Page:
Two years before the Civil War, a freed slave named Django becomes a bounty hunter because he can't think of any job more awesome than killing white guys for money. Wearing anachronistic sunglasses, accompanied by his preternaturally anti-racist white partner Schultz, he shoots his way through the South with one burning mission in mind. He wants to rescue his wife from slavery.
Is it alternate history? Pure fantasy? Spaghettisploitation? Just another weird art movie from Quentin Tarantino? In a sense, Django Unchained (released Christmas day) is all of these things. Most of all, it is anything but realism. It's a film that couldn't exist without all the tricks and tropes of speculative storytelling. But is this really the kind of tale that should be told as a genre romp?
If you are looking for a review of Django Unchained, go somewhere else. This is an essay about the movie — which has been in theaters all week — and it contains both analysis and spoilers.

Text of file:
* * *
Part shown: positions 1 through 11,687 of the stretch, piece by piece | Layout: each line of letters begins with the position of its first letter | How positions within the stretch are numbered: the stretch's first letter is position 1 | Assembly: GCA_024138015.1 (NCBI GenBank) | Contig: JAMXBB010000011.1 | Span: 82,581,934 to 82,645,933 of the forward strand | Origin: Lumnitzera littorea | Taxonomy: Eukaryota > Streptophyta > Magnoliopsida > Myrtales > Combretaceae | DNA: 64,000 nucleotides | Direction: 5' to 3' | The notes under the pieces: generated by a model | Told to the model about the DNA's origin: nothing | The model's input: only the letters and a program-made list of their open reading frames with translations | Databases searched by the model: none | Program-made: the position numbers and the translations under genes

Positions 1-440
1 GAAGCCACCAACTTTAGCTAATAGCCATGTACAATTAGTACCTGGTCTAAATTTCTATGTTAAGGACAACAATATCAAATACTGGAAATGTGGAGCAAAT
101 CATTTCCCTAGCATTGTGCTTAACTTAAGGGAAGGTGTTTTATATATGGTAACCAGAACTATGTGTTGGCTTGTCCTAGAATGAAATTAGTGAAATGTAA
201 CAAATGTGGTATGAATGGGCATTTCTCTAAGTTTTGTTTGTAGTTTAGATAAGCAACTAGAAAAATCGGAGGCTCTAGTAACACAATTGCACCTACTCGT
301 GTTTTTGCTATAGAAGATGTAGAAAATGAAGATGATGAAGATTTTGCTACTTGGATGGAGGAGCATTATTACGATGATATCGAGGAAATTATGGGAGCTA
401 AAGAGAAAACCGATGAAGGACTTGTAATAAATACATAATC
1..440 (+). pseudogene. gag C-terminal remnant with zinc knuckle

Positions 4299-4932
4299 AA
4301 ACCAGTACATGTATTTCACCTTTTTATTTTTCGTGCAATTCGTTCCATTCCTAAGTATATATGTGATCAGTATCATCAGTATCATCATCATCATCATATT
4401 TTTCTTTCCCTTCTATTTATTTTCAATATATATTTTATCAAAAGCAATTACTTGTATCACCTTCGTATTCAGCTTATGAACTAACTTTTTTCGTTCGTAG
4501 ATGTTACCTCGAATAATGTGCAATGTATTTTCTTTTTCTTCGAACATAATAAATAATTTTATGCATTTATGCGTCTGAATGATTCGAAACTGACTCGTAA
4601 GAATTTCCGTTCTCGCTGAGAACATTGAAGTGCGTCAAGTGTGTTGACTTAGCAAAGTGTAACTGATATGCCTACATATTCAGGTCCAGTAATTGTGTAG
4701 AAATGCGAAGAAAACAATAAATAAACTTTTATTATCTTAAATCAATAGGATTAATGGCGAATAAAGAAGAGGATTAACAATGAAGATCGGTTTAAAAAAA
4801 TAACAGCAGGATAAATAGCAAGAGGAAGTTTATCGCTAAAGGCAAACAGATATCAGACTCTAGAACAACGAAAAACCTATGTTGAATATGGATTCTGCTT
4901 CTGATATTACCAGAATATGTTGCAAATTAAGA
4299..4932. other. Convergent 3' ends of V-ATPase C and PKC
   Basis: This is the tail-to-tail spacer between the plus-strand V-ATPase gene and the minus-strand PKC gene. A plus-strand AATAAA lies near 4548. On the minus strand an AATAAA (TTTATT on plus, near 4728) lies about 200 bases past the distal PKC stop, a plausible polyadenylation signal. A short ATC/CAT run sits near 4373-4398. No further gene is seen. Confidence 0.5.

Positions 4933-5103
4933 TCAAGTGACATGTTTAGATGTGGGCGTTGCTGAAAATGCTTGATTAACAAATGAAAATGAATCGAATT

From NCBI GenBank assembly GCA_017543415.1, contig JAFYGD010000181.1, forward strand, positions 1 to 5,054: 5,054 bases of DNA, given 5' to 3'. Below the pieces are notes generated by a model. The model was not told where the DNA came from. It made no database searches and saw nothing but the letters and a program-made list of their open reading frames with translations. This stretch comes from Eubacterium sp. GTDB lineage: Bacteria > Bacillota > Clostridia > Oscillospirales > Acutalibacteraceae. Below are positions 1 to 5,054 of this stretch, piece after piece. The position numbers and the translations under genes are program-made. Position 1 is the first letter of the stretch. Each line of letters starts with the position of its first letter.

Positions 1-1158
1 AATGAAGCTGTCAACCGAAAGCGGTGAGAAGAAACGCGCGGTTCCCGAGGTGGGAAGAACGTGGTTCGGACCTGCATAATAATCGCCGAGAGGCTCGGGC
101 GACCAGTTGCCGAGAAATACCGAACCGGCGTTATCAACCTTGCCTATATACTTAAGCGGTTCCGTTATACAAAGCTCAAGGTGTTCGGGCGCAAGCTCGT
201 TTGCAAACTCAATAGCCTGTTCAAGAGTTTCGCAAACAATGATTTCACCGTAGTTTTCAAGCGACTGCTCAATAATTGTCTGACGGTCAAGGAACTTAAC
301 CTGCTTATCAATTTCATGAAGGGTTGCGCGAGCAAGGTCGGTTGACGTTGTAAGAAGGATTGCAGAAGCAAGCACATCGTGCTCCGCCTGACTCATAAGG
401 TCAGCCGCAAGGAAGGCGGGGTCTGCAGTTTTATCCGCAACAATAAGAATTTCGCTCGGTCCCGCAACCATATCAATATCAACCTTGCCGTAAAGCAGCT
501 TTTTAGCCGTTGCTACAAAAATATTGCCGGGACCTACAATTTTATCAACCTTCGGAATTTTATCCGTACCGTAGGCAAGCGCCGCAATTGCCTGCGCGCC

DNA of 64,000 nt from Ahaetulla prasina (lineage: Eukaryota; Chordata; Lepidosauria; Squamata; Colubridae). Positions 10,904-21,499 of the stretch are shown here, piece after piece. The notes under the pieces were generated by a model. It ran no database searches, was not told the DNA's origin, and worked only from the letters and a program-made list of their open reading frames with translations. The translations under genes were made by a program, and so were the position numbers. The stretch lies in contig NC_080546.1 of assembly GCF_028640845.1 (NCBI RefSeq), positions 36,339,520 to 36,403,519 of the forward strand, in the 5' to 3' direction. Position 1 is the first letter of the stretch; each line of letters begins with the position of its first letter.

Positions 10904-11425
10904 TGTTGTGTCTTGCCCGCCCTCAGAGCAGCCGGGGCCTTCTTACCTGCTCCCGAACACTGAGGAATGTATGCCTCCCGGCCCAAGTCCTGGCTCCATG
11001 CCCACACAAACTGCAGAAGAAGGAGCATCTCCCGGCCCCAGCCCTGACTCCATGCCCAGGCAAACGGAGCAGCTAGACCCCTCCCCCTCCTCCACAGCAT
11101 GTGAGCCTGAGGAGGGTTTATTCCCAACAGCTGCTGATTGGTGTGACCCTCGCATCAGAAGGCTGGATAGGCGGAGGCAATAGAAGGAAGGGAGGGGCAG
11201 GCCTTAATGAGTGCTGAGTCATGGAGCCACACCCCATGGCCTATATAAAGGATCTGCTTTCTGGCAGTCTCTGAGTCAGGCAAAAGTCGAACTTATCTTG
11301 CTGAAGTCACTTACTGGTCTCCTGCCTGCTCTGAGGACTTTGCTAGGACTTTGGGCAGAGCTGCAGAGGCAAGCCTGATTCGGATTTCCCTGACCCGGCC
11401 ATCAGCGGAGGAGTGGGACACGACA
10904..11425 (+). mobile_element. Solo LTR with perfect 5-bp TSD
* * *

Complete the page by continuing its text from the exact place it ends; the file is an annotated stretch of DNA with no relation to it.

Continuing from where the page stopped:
An Alternate History
What separates a liberal reinterpretation of history from alternate history? It really depends on how you define alternate history, but I would argue that Django Unchained fits the bill. A classic alternate history question is, "What if the South won the war?" In Django, the question is, "What if one ex-slave won a battle against a plantation owner?" It's a smaller, more personal alternate history, but nevertheless a powerful and seductive distortion of true events.